To Cannes With Love: 10 Must See Films From This Year’s Festival

With film fest season underway, everyone who is anyone is flocking to the south of France this week for the 69th annual Cannes Film Festival – still the most important event the industry. Turned out in their finest, filmmakers and actors will decorate the red carpets as they welcome another season of particularly evocative cinema.

This year’s festival brings a new round of gems for the emotionally aware and the socially conscious. Some titles touch on capitalism, refugees or sex work, while others bring life to some of our favorite novels or a cultural icon’s life. As Cannes kicks off, these are our most anticipated selections.

Happy End

Oscar-nominated Isabelle Hupert plays a privileged matriarch in this thought-provoking film from Michael Haneke. The drama centers on a wealthy family in Calais, set against the backdrop of Europe’s current refugee crisis.


Okja

Growing up in the mountains of Korea, Mija’s best friend is an animal named Okja. When Okja is taken to America by the Mirando Corporation, CEO Lucy Mirando has big plans for the creature. Mija sets of on a journey to bring her best friend home, facing off against powerful capitalists.


Ismael’s Ghost

Opening the festival is a film from Arnaud Desplechin about the return of a lost love. Ismael is a filmmaker happily married to Sylvia. As he begins production on a new film, he’s sent into a tailspin with the return of a former lover.


You Were Never Really Here

Joaquin Phoenix turns a powerful performance as a war veteran who finds himself on a rescue mission he never would have imagined. When a teenage girl goes missing, he goes up against a sex trafficking ring to save her.


The Killing of a Sacred Deer

Colin Farrell stars as a prominent surgeon who takes a teenage boy under his wing, adopting him into his family. But as the youth’s troubled behavior turns sinister, the doctor is faced with making an unthinkable decision.


Wonderstruck

Todd Haynes brings Brian Selznick’s novel to life in this stunning film. Rose’s story starts in 1927 New Jersey. Ben’s begins in 1977 Minnesota. Separated by half a century, their stories are connected by their yearning for something missing from their lives. While Ben pursues a father he never met, Rose dreams of meeting her favorite actress.


The Beguiled

From Sofia Coppola comes a chilling film set during the Civil War at a southern girls’ boarding school. When the group of young women takes in a wounded enemy soldier, sexual tension and dangerous rivalries abound. With the influence of their new guest, an unexpected turn of events takes place.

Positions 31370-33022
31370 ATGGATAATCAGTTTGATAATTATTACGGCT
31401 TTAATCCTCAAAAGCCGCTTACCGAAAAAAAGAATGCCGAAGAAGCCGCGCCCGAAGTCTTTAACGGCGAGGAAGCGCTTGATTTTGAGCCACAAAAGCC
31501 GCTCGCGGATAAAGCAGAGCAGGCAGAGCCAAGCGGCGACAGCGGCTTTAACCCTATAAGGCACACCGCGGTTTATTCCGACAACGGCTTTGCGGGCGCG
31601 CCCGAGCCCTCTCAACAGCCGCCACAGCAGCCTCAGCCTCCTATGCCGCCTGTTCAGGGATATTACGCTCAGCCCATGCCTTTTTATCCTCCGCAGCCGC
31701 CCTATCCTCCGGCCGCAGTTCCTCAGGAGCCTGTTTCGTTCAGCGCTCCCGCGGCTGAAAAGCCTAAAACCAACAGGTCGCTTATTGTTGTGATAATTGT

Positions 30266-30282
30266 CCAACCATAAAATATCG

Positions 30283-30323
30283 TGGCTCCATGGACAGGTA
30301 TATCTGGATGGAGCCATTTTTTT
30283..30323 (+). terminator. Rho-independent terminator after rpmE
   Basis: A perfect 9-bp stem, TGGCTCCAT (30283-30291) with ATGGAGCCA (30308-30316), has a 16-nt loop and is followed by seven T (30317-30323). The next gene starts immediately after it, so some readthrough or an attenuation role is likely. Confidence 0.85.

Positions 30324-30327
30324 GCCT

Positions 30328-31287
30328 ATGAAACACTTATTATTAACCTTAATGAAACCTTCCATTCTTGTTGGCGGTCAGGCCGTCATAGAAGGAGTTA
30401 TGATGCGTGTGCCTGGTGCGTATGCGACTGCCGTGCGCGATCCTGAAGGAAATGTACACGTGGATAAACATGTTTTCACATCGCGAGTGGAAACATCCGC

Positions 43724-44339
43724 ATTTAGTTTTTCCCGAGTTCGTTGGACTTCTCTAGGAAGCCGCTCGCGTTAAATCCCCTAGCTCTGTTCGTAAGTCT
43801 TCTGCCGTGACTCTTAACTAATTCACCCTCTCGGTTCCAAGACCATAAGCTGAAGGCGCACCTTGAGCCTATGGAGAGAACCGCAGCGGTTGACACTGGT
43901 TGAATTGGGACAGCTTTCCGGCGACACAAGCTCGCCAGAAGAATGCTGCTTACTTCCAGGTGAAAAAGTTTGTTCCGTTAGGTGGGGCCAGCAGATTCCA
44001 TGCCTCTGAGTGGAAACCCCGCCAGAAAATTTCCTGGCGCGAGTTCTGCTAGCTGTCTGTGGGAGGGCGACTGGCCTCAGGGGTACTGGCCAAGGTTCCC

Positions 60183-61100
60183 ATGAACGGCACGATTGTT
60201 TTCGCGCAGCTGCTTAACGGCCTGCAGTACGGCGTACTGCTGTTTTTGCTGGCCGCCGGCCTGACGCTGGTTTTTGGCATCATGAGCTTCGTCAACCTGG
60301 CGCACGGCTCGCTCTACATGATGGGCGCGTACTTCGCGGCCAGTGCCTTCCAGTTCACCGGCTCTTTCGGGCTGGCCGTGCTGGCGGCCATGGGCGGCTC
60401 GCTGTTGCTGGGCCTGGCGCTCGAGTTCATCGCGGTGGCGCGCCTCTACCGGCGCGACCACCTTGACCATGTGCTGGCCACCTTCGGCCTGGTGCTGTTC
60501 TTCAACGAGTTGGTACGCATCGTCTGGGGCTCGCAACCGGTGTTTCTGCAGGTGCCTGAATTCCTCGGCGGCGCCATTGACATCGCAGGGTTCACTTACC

Redoubtable

Set in 1967 Paris, this film from Michel Hazanavicius follows legendary filmmaker Jean-Luc Godard at the height of his career. During the filming of La Chinoise with his young love, Anne Wiazemsky, he’s pushed to examine himself. What results is a transformation to a misunderstood Maoist artist.


The Meyerowitz Stories

From Noah Baumbach comes this heartfelt family comedy, starring Dustin Hoffman, Emma Thompson, Adam Sandler, and Ben Stiller. When their artist father is being honored in a celebration, the adult siblings of an estranged family come together for the event. Together, they grapple with the influence of their aging father.


Good Time

Robert Pattinson stars in this adrenaline-fueled thriller about a man whose younger brother lands in jail after a bank robbery gone wrong. Racing against the clock to get his brother out of jail, he must survive the city’s violent underbelly as both their lives hang in the balance.

Latest in ARTS & CULTURE

ARTS & CULTURE

Listen: TRZTN Collabs w/Karen O on Visceral New Single ‘Hieroglyphs’

ARTS & CULTURE

Expressionism in Conversation: The Barnes Foundation Will Open ‘Soutine / de Kooning’ This March

ARTS & CULTURE

Listen: Sky Ferreira’s Stark, Raw Cover of Bowie’s ‘All The Madmen’

ARTS & CULTURE

Opening: Kenny Scharf’s ‘Vaxi Nation’ Exhibit at the New Almine Rech Paris Gallery

ARTS & CULTURE

Watch + Listen: Lili Haydn + Norton Wisdom Collab on a ‘Sayonara’ to the Disgraced President

ARTS & CULTURE

Trailer: ‘Dear Comrades’ Viscerally Recounts an Extraordinary Soviet Horror

ARTS & CULTURE

BlackBook Premiere: Geneva Jacuzzi’s Extravagant Remix of Patriarchy’s ‘I Don’t Want to Die’

ARTS & CULTURE

Sweden’s ‘Goteborg Film Festival’ Keenly Conceptualizes the Notion of Isolation